Farfetch hit Wall Street with a bang today.
Shares of the luxury e-commerce platform shot up more than 42 percent to $28.45 in the issue’s first few minutes of trading on the New York Stock Exchange.
The initial offering, at a higher-than-expected $20 a share, and the subsequent run-up in trading gave Farfetch a valuation of more than $8 billion.
Clearly, investors remain very interested in the intersection of luxury and e-commerce. The response also underscored the importance of platforms. Farfetch’s marketplace caters to 2.3 million consumers and 980 sellers, making it a real player with scale in the luxury space — where high ticket prices lead to big sales dollars even with a relatively small base of shoppers.
At $20 a share, the offering raised a total of $885 million — $672 million of which went to the firm directly and will be used for general corporate purposes and potentially acquisitions.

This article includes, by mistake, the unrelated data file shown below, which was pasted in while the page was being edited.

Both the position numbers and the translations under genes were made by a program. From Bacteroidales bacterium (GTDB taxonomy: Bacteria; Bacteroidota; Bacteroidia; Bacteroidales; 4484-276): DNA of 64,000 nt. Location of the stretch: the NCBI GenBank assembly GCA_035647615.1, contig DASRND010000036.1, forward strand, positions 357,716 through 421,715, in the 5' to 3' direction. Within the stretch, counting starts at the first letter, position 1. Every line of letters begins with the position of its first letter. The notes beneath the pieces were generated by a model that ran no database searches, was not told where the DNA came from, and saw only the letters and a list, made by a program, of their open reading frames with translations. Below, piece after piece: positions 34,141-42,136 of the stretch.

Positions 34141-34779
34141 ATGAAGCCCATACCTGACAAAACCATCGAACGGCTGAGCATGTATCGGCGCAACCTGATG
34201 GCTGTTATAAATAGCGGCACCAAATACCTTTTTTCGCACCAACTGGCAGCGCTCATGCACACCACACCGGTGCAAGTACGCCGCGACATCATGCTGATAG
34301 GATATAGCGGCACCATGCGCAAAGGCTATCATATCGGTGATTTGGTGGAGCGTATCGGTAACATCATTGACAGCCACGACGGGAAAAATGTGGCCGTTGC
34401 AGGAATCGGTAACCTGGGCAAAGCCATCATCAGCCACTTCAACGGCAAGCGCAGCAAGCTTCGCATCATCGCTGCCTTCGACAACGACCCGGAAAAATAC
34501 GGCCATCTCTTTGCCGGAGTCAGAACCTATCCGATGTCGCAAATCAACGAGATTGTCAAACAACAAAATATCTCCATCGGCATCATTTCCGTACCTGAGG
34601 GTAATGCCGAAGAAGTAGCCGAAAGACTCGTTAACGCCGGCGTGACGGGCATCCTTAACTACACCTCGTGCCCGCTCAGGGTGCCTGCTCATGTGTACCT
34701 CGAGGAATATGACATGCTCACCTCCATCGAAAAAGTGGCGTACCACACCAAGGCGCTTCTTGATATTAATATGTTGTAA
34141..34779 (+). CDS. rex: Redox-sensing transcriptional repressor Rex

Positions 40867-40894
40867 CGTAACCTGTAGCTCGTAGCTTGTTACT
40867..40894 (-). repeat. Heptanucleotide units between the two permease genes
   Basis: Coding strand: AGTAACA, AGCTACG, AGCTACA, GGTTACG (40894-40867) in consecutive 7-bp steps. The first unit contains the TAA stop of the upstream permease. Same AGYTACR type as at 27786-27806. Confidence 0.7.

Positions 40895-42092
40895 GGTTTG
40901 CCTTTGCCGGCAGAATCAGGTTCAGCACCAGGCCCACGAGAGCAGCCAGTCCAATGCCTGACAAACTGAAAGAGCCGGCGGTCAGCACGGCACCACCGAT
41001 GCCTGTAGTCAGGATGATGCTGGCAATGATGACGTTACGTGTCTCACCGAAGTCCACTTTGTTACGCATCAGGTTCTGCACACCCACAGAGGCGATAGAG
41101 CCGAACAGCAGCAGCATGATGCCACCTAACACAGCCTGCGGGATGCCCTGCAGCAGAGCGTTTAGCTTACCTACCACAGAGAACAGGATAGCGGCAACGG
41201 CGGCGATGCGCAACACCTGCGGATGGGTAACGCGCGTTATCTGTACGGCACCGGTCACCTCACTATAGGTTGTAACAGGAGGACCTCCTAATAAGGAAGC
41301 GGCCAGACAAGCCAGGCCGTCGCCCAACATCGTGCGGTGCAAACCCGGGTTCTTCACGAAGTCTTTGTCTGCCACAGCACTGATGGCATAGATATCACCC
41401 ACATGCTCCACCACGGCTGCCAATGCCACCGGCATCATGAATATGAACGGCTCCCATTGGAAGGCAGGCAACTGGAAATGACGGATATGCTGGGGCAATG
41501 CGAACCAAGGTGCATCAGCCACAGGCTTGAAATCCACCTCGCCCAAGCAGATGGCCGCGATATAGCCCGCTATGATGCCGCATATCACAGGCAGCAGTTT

Founder José Neves did not sell any stock in the offering, retaining all of the firm’s 42.8 million Class B shares, valued at more than $1.2 billion after the stock’s early increase. Board member Natalie Massenet also held on to her 299,010 shares.
Others did take the opportunity to cash out some of their holdings.
Advent Private Equity fund raised $54.6 million in the offering, while Farhold (Luxembourg) sold $49 million in stock, Browns Holdings (U.K.) sold $47.2 million and DST Global IV offloaded $44.2 million.
Behind Neves, the biggest stock holder is Kadi Group — an affiliate of Chinese e-commerce giant JD.com, which pumped $397 million into Farfetch in June 2017. Kadi is listed as owning 42.4 million Class A shares, valued at $1.2 billion.
The JD-Farfetch investment, as well as interest in the offering by Artemis, the investment arm of the Pinault family, which controls Kering, shows that the business of selling luxury goods online is growing to become an interconnected web, with platforms forging alliances and brand owners jumping into to not get lost in the mix.
Farfetch is now a much more high-profile player in the web and will be under the close watch of investors, who clearly love the company today but can just as quickly change their hearts tomorrow.